Family Fun

Hunt for the Wilderpeople: At every point in the family-friendly Hunt for the Wilderpeople, it seems like the story might take the easy way out and devolve into cheap sentimentality as sullen tween Ricky (Julian Dennison) struggles to survive in the New Zealand bush with his taciturn caretaker Hec (Sam Neill). Instead, writer-director Taika Waititi (who made this in his pre-Thor days) executes a series of deft narrative U-turns, twisting the tale into 101 minutes of pure joy.

Comic Relief

Seth Rogen, left, and Charlize Theron in 'Long Shot.'Philippe Bossé/Lionsgate/The Associated Press

Long Shot: After dying an unfair death at the box office in 2019, this Seth Rogen-Charlize Theron rom-com has acquired a true under-appreciated status. With the gentle nudging his frequent collaborator, director Jonathan Levine (50/50, The Night Before), Rogen delivers a performance balancing guttural outrage with goofiness with sincerity. Theron, meanwhile, seems like she’s been doing this sort of smoothly confident rom-com shtick her entire career, even though this is the first time she’s been afforded such an opportunity. The two stars clearly enjoy each other’s comic vibes – so much so that we can’t help but do the same.

Seth Rogen-Charlize Theron rom-com Long Shot knows it’s ridiculous, and that’s why it works so well

High Drama

Melvin Gregg, left, and André Holland in High Flying Bird.Peter Andrews/Handout

High Flying Bird: It’s a little surprising that 2019 delivered a Steven Soderbergh film about pro sports, complete with a screenplay by Moonlight’s Tarell Alvin McCraney, and we’ve all mostly forgotten about it. Shot on an iPhone 8 but with the ambitions of a movie many times its budget, High Flying Bird chronicles an NBA lockout from the perspective of money men, resulting in a whip-smart commentary on the state of modern entertainment.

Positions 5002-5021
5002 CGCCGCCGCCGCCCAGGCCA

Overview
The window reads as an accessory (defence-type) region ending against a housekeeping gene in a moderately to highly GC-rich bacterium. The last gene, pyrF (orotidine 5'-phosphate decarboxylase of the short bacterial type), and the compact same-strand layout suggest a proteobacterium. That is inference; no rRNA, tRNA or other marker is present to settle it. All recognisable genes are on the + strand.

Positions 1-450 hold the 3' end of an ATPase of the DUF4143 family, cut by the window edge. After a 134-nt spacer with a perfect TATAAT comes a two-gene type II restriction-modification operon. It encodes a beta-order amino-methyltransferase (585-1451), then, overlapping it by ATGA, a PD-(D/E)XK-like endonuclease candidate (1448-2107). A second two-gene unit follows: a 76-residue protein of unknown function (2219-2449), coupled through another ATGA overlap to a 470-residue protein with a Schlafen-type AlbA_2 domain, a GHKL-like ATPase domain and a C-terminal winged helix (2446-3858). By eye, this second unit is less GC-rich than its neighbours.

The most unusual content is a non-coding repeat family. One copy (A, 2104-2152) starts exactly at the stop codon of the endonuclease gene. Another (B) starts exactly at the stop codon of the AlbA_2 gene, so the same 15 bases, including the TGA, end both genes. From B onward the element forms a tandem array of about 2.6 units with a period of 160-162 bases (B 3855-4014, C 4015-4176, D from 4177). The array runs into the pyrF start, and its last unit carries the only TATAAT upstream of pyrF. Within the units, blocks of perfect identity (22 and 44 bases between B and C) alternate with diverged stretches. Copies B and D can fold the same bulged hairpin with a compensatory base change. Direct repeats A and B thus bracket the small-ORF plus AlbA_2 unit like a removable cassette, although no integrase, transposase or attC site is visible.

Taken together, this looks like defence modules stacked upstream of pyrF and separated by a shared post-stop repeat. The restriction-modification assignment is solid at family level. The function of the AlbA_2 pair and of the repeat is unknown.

Dumpster Diving

'Babyface' in Happy Death Day 2U.Michele K. Short/UNIVERSAL STUDIOS

Happy Death Day 2U: Whereas the 2017 film Happy Death Day was a fun-enough slasher focusing on the live-die-repeat adventures of a university student who was forced to perish over and over again until she learned some grand cosmic lesson, director Christopher Landon’s parallel-universe sequel raises the stakes to create a masterpiece of self-knowing time-travel nonsense.


Action Escapism

Police Story, directed by and starring Jackie Chan.Crave

Police Story: Most North Americans were introduced to Jackie Chan through 1995′s Rumble in the Bronx, a solid primer on the goofy charm of the one-man stunt machine. But to truly grasp how Chan’s daredevil attitude changed the course of action cinema, you have to go back a decade earlier to Police Story. The first and best entry in the mega-series (now at eight barely connected films), Police Story stars Chan as a cop who takes down a drug empire with nothing but his limbs.